Adolescents who are bullied about their weight or body shape may be more likely to use alcohol or marijuana than those who are not bullied, according to new research published by the American Psychological Association.
The link between appearance-related teasing and substance use was strongest among overweight girls, raising special concerns about this group.
This type of bullying is incredibly common and has many negative effects for adolescents. The combination of appearance-related teasing and the increased sensitivity to body image during adolescence may create a heightened risk for substance use." Melanie Klinck, BA, lead study author, clinical research assistant at the University of Connecticut
"These findings raise larger issues about how society places too much emphasis on beauty and body image for girls and women and the damaging effects that may result," said Christine McCauley Ohannessian, PhD, professor of pediatrics and psychiatry at the University of Connecticut School of Medicine, as well as director of the Center for Behavioral Health at Connecticut Children's Medical Center and a study co-author.
"Schools and communities should specifically address appearance-related teasing in anti-bullying policies and substance-use interventions," she said. "Parents particularly have a role to play in addressing this issue. There is some startling research showing that some of the most hurtful examples of weight-based teasing come from parents or siblings, so families should be kind when they discuss the weight of their children."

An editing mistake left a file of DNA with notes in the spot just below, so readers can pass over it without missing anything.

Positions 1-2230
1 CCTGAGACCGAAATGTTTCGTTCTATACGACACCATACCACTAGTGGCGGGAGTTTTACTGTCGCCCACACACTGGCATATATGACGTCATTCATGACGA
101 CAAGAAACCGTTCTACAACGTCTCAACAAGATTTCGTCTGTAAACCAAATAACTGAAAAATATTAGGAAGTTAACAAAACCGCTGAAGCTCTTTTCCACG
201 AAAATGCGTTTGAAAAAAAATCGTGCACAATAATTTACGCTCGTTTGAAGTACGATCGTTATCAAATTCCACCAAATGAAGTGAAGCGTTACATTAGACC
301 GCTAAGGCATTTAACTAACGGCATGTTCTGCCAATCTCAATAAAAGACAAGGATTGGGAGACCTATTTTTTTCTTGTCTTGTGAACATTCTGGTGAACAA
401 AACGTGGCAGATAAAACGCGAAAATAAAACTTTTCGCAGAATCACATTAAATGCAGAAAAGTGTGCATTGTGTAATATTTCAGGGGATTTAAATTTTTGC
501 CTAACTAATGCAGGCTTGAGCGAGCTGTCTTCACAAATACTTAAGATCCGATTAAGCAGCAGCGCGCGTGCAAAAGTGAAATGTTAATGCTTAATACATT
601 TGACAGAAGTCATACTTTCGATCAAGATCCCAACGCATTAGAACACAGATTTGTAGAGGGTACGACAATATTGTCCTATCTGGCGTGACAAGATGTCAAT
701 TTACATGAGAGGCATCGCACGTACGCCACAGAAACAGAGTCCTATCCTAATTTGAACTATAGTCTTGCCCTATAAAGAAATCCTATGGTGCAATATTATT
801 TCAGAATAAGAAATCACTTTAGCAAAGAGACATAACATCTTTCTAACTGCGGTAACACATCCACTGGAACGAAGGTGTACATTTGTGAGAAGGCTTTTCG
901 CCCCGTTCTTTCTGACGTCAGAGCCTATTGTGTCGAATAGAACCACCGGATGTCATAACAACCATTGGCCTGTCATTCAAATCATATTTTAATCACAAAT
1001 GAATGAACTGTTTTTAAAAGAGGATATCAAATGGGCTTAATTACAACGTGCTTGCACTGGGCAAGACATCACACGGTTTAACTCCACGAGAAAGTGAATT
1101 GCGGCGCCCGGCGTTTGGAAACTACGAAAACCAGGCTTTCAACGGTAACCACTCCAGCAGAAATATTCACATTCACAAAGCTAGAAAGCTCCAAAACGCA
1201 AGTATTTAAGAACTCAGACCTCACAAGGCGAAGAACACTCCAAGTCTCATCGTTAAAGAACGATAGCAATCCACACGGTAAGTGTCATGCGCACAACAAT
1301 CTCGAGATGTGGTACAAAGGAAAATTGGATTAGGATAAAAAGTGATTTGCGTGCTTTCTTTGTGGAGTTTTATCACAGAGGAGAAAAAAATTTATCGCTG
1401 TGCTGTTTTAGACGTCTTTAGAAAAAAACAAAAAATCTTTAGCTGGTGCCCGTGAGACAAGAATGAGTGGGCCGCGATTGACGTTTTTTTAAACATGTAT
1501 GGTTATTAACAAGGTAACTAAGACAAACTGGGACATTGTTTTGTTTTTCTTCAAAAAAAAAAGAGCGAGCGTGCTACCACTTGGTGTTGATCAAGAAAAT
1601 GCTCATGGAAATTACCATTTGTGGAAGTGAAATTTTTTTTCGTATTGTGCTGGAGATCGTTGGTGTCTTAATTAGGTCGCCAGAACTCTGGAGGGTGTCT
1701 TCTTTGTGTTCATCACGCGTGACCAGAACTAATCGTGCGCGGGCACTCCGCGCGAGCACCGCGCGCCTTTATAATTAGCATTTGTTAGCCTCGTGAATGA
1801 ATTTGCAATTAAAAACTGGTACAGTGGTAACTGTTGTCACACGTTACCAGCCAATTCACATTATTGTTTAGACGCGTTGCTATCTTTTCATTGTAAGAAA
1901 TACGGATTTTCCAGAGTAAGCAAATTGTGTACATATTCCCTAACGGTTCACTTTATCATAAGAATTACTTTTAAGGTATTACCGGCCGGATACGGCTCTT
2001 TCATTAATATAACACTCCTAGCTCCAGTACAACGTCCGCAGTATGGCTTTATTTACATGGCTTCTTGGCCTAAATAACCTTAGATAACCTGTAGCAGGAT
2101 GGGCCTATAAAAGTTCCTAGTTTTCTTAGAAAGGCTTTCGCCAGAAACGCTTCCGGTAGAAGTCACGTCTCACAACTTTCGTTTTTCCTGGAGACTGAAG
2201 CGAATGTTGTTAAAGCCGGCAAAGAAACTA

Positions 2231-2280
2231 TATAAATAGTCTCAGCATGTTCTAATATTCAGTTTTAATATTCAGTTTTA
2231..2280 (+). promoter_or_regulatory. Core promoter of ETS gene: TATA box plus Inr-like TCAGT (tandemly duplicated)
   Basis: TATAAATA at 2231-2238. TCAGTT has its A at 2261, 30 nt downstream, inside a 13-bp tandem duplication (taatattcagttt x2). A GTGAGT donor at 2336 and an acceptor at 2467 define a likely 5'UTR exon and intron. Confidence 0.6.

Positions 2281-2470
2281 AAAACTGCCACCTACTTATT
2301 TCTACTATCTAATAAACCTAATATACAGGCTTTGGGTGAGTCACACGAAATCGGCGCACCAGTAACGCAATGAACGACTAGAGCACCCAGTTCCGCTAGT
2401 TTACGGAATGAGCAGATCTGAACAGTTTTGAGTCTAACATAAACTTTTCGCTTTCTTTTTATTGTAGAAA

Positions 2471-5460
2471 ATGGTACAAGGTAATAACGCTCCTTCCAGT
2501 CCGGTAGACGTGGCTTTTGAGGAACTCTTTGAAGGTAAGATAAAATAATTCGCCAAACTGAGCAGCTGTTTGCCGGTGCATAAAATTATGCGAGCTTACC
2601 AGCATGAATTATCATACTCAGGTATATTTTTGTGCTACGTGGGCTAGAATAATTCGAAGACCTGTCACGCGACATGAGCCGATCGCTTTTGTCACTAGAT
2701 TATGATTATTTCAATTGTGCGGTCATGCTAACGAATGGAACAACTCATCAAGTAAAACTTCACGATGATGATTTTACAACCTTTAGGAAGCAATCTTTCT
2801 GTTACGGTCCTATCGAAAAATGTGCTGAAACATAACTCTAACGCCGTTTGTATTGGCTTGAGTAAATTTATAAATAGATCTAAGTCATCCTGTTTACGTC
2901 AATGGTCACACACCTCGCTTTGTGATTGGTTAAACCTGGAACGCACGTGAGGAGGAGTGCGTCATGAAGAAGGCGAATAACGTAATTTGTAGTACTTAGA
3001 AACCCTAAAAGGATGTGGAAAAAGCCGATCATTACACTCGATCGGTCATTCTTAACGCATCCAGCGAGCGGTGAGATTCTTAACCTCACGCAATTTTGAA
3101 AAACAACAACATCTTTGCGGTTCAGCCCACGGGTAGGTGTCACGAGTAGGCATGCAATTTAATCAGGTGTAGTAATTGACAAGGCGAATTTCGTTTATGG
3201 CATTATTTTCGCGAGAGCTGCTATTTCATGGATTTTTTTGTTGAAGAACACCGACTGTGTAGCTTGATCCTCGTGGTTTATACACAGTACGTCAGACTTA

The study, which was conducted at Connecticut Children's Medical Center, involved a survey of 1,344 students ages 11 to 14 from five public middle schools near Hartford, Connecticut. The students were asked if siblings, parents or peers had teased them about their weight, body shape or eating during the prior six months. More than half (55%) of the overall participants reported weight-based teasing, including three out of four overweight girls (76%), 71% of overweight boys, 52% of girls who weren't overweight, and 43% of boys who weren't overweight. Related Stories
Also in Industry News
How to decide whether or not to start treatment for prostate cancer?
Analysis of the SARS-CoV-2 proteome via visual tools
$65m investment increases British Patient Capital’s exposure to life sciences and health technology